Tuesday, January 02, 2007

Electric Kool-Aid alone won't bring back Kesey's bus

via The Seattle Post-Intelligencer:

By JEFF BARNARD

THE ASSOCIATED PRESS

GRANTS PASS, Ore. -- Dreams of getting author Ken Kesey's original psychedelic bus, Furthur, back on the road again have hit a pothole.

The Kesey family is looking for a new sponsor to finance restoration work and a television documentary after breaking things off with Hollywood restaurant owner David Houston, who had hoped to raise $100,000 to restore the bus made famous in Tom Wolfe's 1968 book "The Electric Kool-Aid Acid Test" as a rolling LSD trip.

Stephanie Kesey, who is married to the late author's son Zane and is overseeing the project, said the bus has been cleaned up a bit, and singer Willie Nelson has offered to put in a biodiesel engine, but they don't want to do any major work until they have a restoration expert and a documentary deal lined up.

Nelson's publicist did not immediately return phone calls for comment.

"I want to make sure we do this right and get involved with the right people," Stephanie Kesey said. "This involves the memory of my father-in-law and I take that very seriously. We just want to work with people with the same ideas about the bus as we do. We want to be sure it's on display for the most people possible.

"We are not looking to commercialize this, and a lot of people are," she added. "A lot of people have their own agenda of what they want to do with the bus. We have to make sure we both have the same vision for the bus, and are not out to make money or make commercials.

"We want to make sure it stays pure."

Houston owns The Beanery, an old roadhouse in Hollywood, Calif. He did not want to discuss details of the breakup.

"I thought everything was in sync," he said. "We wanted to restore the bus and tell the story. I think some other things were going on, I guess.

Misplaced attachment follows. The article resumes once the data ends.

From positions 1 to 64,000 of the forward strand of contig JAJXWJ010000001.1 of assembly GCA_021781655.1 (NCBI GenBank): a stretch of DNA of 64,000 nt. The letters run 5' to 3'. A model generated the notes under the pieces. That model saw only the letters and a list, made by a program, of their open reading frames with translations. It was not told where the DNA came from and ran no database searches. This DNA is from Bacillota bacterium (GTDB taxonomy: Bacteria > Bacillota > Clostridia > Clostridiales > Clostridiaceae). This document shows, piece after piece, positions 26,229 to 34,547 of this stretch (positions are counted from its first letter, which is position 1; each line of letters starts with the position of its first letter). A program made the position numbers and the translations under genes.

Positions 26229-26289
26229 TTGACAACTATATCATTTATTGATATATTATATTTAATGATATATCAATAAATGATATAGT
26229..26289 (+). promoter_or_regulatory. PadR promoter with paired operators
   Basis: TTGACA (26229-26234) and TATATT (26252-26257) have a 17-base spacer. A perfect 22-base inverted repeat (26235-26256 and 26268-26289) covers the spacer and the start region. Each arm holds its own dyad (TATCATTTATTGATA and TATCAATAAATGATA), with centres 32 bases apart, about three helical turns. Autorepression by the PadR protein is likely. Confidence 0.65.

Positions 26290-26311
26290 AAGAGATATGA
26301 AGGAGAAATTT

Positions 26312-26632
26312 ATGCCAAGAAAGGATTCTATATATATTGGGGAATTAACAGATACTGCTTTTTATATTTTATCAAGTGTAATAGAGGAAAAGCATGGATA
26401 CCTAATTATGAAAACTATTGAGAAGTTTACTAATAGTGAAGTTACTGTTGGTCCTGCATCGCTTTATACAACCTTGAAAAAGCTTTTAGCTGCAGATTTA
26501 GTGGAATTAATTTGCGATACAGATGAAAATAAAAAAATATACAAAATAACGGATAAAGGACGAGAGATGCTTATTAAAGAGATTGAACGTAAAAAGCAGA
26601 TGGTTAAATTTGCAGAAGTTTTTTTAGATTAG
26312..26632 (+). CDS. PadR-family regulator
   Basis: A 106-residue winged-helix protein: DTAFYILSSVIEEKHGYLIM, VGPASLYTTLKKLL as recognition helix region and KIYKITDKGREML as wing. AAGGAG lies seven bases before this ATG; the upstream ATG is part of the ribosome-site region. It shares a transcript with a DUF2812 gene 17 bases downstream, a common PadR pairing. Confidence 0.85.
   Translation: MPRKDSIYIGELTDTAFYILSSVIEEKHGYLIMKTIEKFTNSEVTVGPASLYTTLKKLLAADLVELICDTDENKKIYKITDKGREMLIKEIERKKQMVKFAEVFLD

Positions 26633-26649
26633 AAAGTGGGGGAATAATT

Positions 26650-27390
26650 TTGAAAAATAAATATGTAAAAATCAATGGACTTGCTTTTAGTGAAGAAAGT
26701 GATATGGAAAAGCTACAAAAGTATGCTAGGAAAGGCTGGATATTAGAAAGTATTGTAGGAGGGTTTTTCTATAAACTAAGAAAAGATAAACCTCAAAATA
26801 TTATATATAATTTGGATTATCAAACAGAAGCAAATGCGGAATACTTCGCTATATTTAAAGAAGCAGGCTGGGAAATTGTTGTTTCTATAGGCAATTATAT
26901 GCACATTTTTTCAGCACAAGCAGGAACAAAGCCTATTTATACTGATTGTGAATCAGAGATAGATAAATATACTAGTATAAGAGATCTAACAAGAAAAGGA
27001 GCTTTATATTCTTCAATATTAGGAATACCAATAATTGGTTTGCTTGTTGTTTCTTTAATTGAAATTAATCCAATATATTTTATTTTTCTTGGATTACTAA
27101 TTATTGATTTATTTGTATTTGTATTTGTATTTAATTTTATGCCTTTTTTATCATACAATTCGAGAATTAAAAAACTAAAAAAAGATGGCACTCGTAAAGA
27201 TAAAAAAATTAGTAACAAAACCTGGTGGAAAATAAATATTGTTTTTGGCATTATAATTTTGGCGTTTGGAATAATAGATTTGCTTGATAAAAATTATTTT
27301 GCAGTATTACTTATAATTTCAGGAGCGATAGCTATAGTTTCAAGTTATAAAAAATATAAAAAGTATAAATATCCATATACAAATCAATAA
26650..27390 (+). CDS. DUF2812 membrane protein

"They are just going with somebody else at this point. It's unfortunate, because we were really excited about it."

This is the vehicle of which Kesey was famously quoted as saying, "You're either on the bus or you're off the bus," which became a way of saying someone was part of the psychedelic explorations of the 1960s or not.

Fresh from the stunning success of "One Flew Over the Cuckoo's Nest," Ken Kesey bought the 1939 International school bus in 1964 from a San Francisco Bay Area family that had fitted it as a motor home.

With a jug of LSD-laced juice in the fridge, Kesey pals known as The Merry Pranksters inside, and Neal Cassady, the driver in Jack Kerouac's "On the Road," at the wheel, the bus crossed the country from California to New York.

More than 15 years ago, Kesey put the bus into retirement in a swampy patch of woods on his farm in Pleasant Hill, and bought a newer one, which in typical Prankster style he tried to pass off as the original.

After being approached by Houston with the restoration plan, Zane Kesey and some of the Pranksters towed it out of the swamp last year.

"This is an icon of America," said Ken Babbs, a writer, Prankster and close friend of Ken Kesey. "It would be nice to see it back out on the road again to bring the reality of the '60s into the 21st century."

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